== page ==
It is common that referrals to CDS UK are made because there are no comparable services within NHS services and so we work to ensure that our assessments are thorough and robust. Assessing clinicians are all trained and experienced in administering these assessments, and they all have extensive experience with patients with a range of dissociative presentations in a clinical setting.

An assessment with CDS UK is designed to:

  • Definitively diagnose the presence of a dissociative disorder
  • Assess the patient’s suitability for therapeutic intervention
  • Enable an appropriate treatment plan to be formulated, where appropriate
  • Explore the possibility of collaboration with local services to support the patient

Our assessments usually take place over 4 or 5 hours and is broken into two sections, as below:

Psychotherapy assessment: An assessment to provide a robust risk assessment and evaluate the emotional state of the patient, the level of trauma and dissociation experienced, the ability to make use of psychotherapy and the level of support available locally.

SCID-D (Structured Clinical Interview for Dissociative Disorders): An internationally validated
diagnostic interview, which systematically and comprehensively identifies the presence, nature and level of any dissociative disorder using the following criteria:

Amnesia – a specific and significant block of time that has passed but that cannot be accounted for by memory.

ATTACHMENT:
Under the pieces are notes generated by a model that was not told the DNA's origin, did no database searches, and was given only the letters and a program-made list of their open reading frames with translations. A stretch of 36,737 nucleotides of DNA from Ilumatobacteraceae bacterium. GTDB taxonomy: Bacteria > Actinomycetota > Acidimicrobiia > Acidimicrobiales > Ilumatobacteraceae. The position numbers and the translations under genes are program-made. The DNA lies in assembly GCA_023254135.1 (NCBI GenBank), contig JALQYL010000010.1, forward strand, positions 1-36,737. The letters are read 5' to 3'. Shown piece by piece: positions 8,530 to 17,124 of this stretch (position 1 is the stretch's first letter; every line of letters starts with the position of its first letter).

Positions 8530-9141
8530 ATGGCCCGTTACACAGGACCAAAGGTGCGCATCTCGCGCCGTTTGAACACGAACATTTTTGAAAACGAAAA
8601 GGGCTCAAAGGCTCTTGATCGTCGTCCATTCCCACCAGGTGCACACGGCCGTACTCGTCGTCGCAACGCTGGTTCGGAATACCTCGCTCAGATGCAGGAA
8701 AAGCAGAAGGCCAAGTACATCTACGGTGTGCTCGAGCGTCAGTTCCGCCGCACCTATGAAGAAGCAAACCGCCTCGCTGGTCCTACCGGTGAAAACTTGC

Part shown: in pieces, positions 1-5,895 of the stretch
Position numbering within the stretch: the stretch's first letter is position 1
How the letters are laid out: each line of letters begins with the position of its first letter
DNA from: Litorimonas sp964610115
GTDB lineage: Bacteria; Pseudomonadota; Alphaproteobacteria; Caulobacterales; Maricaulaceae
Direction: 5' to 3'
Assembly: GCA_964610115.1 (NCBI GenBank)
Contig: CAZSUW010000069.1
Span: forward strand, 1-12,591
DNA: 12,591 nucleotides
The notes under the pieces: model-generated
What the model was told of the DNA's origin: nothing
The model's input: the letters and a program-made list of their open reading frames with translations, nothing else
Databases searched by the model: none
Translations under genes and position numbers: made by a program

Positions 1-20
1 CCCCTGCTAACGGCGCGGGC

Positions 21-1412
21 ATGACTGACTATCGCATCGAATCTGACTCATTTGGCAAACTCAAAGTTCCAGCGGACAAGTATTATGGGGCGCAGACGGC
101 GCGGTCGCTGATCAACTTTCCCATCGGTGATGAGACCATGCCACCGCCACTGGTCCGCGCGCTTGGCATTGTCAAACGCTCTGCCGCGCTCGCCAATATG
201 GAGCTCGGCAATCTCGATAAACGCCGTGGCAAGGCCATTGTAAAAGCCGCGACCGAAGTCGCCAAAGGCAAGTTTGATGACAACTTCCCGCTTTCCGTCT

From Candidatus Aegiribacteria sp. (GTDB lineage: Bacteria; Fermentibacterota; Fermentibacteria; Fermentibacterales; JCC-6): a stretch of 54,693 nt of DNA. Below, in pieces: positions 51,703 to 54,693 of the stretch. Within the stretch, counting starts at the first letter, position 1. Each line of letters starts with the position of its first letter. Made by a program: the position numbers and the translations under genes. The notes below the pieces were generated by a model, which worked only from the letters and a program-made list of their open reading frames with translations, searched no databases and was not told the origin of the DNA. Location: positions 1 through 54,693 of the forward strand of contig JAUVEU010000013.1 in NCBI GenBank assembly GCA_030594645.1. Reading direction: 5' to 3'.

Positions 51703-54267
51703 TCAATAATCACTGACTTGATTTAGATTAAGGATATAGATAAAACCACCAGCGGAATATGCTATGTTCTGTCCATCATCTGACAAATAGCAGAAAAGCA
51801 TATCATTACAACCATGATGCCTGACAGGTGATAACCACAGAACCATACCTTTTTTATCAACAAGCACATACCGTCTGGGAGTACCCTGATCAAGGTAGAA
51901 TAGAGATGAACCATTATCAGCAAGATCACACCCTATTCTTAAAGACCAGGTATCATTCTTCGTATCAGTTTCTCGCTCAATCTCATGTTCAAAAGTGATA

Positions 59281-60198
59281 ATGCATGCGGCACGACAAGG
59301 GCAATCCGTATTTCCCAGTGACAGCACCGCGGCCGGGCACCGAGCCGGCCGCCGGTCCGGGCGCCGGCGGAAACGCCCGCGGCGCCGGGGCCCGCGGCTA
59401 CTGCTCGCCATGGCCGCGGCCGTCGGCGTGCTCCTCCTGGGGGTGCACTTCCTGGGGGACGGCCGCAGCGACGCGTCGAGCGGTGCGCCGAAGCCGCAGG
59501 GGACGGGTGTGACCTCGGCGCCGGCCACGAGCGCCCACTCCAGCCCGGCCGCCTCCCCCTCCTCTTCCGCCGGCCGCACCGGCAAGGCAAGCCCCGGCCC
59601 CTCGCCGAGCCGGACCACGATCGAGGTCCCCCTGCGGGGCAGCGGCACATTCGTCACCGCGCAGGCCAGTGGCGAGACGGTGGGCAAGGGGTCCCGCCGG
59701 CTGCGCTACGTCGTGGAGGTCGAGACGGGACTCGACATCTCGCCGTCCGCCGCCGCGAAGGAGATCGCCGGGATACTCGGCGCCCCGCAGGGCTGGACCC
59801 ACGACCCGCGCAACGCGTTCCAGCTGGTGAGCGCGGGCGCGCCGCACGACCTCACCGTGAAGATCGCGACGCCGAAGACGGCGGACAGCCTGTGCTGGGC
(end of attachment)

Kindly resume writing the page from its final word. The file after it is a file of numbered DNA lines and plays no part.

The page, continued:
Depersonalisation – Detachment from one’s self e.g., a sense of looking at one’s self as if one is an outsider.

Derealisation – a feeling that one’s surroundings are strange or unreal. Often involves previously familiar people.

Identity Confusion – subjective feelings of uncertainty, puzzlement, or conflict about one’s identity.

Identity Alteration – objective behaviour indicating the assumption of different identities or ego states, much more distinct than different roles.

At CDS UK we also have a Specialist Consultant Psychiatrist available for consultation where needed. This could be particularly helpful if local psychiatry is not involved, or for when a second opinion is required or needed. They can also input into treatment recommendations.

Following the assessment, a detailed assessment report will be provided to the patient and other relevant health care professionals involved in their care, and the relevant NHS funding organisation. This report will typically include a diagnosis, treatment recommendations and an overview of presenting risks.

Though our assessments are very detailed, and we recognise how challenging the process may be for patients, our clinical team aim to make the process as manageable as possible.